Diversity, equity and inclusion is rising up the agenda of more and more organisations these days, in light of the renewed focus on institutional racism that emerged from George Floyd’s murder. Businesses are taking a range of actions to address their diversity issues – race, gender and otherwise – and some of the most popular include:
Although all useful, these steps alone won’t solve the problem. Appointing a Head of D&I and establishing ERGs are check-the-box exercises, if these individuals are not given authority or budget to make changes – as is so often the case. Worst still, employees who give their time to participate in an ERG usually do so in their own free time and for no extra reward or recognition.
And stating that Black lives matter, and listening to your Black employees concerns for just a couple of hours, can backfire if not followed up with substantive action. At best, it seems performative at worst? It could further traumatise employees of colour by making them relive past trauma over and over.
Unconscious bias training? It’s necessary, but not sufficient. There are several unconscious biases that are likely to be at play, influencing decision-making in organisations – so creating awareness in employees is certainly an important exercise. However, organisations cannot just send all employees for two hours of training and expect to declare victory on D&I efforts.
These are all great steps to take, yes – but none of them will make a fundamental difference if organisations are not ready or willing to address their systemic biases.
Systemic bias, also called institutional bias, is the inherent tendency of a process to support particular outcomes. It plays a part in systemic racism, a form of racism embedded as normal practice within society or an organisation.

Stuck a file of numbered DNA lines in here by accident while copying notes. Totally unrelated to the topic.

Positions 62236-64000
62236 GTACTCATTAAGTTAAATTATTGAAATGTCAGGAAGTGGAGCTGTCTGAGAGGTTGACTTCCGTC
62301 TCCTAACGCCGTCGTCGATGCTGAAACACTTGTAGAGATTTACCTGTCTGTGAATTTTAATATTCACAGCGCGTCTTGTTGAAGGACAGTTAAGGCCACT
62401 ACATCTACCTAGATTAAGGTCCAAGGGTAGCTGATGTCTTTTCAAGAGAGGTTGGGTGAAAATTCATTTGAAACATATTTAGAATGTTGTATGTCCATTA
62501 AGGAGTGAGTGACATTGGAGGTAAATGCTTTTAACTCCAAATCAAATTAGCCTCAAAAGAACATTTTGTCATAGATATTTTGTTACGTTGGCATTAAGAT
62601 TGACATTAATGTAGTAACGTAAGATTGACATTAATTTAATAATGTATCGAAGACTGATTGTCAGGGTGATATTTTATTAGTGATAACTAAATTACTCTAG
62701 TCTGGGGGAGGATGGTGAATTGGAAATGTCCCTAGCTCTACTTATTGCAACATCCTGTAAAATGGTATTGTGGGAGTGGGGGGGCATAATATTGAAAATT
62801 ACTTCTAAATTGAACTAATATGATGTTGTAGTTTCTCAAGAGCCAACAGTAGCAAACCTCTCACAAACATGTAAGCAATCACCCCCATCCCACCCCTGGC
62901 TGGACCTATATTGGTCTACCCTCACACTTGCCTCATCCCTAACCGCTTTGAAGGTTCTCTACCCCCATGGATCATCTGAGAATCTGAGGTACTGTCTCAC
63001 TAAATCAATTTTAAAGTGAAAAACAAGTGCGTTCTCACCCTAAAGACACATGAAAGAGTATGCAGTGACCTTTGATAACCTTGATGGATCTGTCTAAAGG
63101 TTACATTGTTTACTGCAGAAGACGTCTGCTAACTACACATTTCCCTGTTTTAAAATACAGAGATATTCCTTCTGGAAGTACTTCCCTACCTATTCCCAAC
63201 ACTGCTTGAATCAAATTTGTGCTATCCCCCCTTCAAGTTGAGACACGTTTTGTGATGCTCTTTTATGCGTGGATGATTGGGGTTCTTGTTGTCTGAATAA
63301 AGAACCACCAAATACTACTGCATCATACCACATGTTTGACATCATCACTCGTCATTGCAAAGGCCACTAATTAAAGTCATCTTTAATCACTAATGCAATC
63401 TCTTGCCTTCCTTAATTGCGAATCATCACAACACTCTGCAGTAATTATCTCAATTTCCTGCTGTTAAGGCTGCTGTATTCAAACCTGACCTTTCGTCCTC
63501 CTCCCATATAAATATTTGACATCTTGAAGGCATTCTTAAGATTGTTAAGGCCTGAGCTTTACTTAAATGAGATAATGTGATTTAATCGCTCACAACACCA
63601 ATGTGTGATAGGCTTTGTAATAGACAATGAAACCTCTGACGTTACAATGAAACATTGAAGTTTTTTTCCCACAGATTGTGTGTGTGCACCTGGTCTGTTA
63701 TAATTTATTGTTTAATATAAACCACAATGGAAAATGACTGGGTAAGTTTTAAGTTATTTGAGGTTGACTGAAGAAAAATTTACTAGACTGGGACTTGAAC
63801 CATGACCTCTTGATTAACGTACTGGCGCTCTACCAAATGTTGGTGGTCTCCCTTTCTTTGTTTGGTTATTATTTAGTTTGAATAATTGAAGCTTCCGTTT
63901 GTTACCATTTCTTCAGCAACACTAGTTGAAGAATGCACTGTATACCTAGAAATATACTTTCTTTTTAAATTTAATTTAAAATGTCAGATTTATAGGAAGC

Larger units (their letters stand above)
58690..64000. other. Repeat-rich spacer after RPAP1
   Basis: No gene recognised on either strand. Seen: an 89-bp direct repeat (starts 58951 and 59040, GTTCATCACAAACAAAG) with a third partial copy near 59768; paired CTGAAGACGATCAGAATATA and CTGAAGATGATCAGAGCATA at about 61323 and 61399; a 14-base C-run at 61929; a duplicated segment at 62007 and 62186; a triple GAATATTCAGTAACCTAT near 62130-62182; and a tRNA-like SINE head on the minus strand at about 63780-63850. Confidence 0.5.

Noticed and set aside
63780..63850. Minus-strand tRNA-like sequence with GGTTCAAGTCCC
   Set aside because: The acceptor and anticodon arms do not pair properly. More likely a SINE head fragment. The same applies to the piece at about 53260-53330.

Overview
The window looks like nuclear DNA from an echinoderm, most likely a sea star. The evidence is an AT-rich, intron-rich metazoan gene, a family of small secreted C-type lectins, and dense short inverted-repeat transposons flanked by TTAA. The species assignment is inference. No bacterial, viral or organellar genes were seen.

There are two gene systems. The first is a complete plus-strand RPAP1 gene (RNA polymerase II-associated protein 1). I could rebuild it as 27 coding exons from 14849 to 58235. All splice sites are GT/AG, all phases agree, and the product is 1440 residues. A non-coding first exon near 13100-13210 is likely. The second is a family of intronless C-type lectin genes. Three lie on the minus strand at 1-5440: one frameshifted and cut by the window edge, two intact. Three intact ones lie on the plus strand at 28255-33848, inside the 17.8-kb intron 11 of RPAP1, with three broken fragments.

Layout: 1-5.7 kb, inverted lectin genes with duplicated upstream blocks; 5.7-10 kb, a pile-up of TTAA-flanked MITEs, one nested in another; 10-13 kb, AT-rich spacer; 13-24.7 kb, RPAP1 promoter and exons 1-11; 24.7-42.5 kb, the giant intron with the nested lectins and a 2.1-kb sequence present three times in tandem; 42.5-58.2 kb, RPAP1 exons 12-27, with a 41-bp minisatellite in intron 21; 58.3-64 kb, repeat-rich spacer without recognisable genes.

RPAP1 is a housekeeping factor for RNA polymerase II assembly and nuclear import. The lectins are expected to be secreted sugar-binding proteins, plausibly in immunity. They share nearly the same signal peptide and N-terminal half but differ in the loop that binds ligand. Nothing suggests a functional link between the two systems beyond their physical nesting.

Put another way, if we have systems or processes, such as hiring or promotion practices, that have an inherent tendency to produce certain outcomes – like hiring from or promoting a talent pool lacking in women and ethnic minorities – then the change needs to happen at the level of these systems, in order to fix the problem.
Unconscious biases, such as affinity bias (showing a preference for those most like us), confirmation bias, and moral licensing are biases exhibited by individuals acting inside and outside of organisational structures. But one of the main reasons that unconscious bias training programmes fail, is because they’re focused on changing individual behaviours, while leaving the systems that enabled those behaviours largely untouched.
Individual biases are difficult to shift in the long term, and the academic evidence suggests that knowing about bias does not result in changes in behaviour by managers and employees. That means the whole organisational ecosystem, rather than the individual, needs to be addressed. This can be done by auditing current company policies and introducing new ones designed to mitigate against bias.
DEI is not a training program, or a one-off exercise because #BLM is trending. It is a long-term commitment to building an organisation where the workforce proportionately reflects the diversity of the communities in which they operate at every level – in terms of gender, race, sexual orientation, disability and any and all other protected characteristics. This commitment must start with and be owned by the executive team of the organisation, and they must be held accountable to deliver on it.
They must develop an agenda to drive diversity, equity and inclusion concurrently across the organisation. After all, diversity without inclusion will only backfire; it’s not a good idea to hire a lot of different kinds of candidates into a culture where they won’t feel included. Likewise, increasing your numbers of women in management positions is less than ideal if the gender pay gap is not simultaneously closed. It takes a nuanced approach, but one thing is clear: it is only by tackling bias at the systemic level that we can hope to make a difference in these areas.